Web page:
USIP commends U.N. Secretary-General António Guterres’ appeal for a global cease-fire to combat the COVID-19 pandemicA Statement from Stephen J. Hadley and Nancy Lindborg
As the coronavirus pandemic causes global disruption, USIP knows what it means to adapt our expertise and resources to match the ever-shifting nature of peacebuilding. Throughout our 35 years, we've helped lead the way on matters of peace and conflict and are committed to making peace possible amid the new reality of COVID-19.
COVID and Conflict
Representatives of the African Union Commission and the African Diplomatic Corps, and other experts discuss the African Union’s efforts to mobilize the fight against coronavirus while still alleviating threats to human security and international peace.
Activists and peacebuilders from South Sudan, Syria, and Venezuela discuss how nonviolent movements are confronting and adjusting to their new operating environments, how they are spreading awareness about the virus and safety measures in their communities, and how they envision the post-coronavirus era in their societies.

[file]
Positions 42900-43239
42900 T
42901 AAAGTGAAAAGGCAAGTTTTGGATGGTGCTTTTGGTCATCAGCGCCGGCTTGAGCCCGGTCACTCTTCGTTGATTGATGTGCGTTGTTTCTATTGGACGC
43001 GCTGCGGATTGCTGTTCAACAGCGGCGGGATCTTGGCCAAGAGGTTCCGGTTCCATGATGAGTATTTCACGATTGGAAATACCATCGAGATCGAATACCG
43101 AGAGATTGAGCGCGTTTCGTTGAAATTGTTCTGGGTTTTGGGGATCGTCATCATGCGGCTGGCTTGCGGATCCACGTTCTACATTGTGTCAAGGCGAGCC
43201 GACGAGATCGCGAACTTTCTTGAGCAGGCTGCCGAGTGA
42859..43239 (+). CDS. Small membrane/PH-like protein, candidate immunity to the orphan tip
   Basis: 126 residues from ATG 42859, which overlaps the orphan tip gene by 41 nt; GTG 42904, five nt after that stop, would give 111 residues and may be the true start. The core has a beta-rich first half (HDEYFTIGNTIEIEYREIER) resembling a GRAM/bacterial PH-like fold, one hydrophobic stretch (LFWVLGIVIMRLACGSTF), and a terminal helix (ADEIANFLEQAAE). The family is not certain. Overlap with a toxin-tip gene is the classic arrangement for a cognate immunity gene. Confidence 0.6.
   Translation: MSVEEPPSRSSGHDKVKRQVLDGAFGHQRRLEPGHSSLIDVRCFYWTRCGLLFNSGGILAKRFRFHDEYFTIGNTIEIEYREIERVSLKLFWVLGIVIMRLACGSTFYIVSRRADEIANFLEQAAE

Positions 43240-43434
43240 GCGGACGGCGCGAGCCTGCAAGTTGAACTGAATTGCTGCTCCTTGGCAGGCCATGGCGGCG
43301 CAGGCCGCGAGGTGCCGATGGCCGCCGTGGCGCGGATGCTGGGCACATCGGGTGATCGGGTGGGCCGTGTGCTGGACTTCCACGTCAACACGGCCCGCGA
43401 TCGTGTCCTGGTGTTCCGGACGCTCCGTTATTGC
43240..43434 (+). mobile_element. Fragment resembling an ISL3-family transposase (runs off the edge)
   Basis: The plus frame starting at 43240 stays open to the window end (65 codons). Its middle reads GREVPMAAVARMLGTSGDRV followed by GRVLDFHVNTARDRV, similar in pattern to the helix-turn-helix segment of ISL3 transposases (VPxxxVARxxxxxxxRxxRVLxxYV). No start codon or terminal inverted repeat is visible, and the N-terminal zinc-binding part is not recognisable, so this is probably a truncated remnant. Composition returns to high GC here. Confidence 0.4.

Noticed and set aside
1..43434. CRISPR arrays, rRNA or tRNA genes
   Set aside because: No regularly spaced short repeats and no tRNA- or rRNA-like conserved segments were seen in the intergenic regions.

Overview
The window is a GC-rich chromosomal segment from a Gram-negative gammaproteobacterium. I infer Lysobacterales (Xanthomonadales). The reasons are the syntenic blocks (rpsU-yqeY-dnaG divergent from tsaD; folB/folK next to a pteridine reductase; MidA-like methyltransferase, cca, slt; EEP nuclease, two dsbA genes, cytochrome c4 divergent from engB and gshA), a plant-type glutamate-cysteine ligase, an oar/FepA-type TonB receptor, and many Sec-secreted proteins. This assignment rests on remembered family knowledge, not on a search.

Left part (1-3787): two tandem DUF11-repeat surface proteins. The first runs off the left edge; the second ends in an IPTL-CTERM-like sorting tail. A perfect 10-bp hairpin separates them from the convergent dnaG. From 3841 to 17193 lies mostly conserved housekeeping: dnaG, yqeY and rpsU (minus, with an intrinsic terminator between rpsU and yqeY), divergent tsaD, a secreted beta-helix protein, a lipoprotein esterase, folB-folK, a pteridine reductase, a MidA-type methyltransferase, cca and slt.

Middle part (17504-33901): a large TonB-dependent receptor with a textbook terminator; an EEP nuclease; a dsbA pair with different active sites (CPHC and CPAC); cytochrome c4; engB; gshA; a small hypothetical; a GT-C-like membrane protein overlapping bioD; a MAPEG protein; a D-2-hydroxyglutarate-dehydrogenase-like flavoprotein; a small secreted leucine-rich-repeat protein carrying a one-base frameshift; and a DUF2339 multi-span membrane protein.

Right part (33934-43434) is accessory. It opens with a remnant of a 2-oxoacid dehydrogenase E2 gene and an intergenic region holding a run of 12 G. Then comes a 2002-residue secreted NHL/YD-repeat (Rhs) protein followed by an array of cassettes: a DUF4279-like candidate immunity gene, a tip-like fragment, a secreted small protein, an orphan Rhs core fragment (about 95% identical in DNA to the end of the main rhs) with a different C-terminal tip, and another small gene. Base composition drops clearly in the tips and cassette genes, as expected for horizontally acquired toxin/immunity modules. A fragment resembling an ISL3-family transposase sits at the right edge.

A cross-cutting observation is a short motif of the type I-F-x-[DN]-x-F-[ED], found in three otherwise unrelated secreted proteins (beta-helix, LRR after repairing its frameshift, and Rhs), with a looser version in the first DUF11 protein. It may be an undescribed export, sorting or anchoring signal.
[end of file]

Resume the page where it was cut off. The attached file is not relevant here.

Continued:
Observers from all four of Pakistan's provinces discuss each province’s on-the-ground situation, the various provincial government responses, and what we can expect to see in the coming months.
Representatives from USIP and the World Bank Group discuss international efforts to respond to the first- and second-order impacts of the COVID-19 pandemic in fragile states.
View the webcast of a discussion on the economic, political, and governance impacts of the COVID-19 crisis in Pakistan as well as potential long-term solutions.
View the webcast featuring recommendations for creative solutions on how to respond to the confluence of coronavirus and conflict.
View the webcast from USIP's online discussion with experts on the latest information regarding the COVID-19 situation in North Korea, the impact of COVID-19 on North Korea’s isolation vis-à-vis the international sanctions regime, the potential for instability in North Korean society, and the potential for sanctions relief to aid coronavirus response efforts.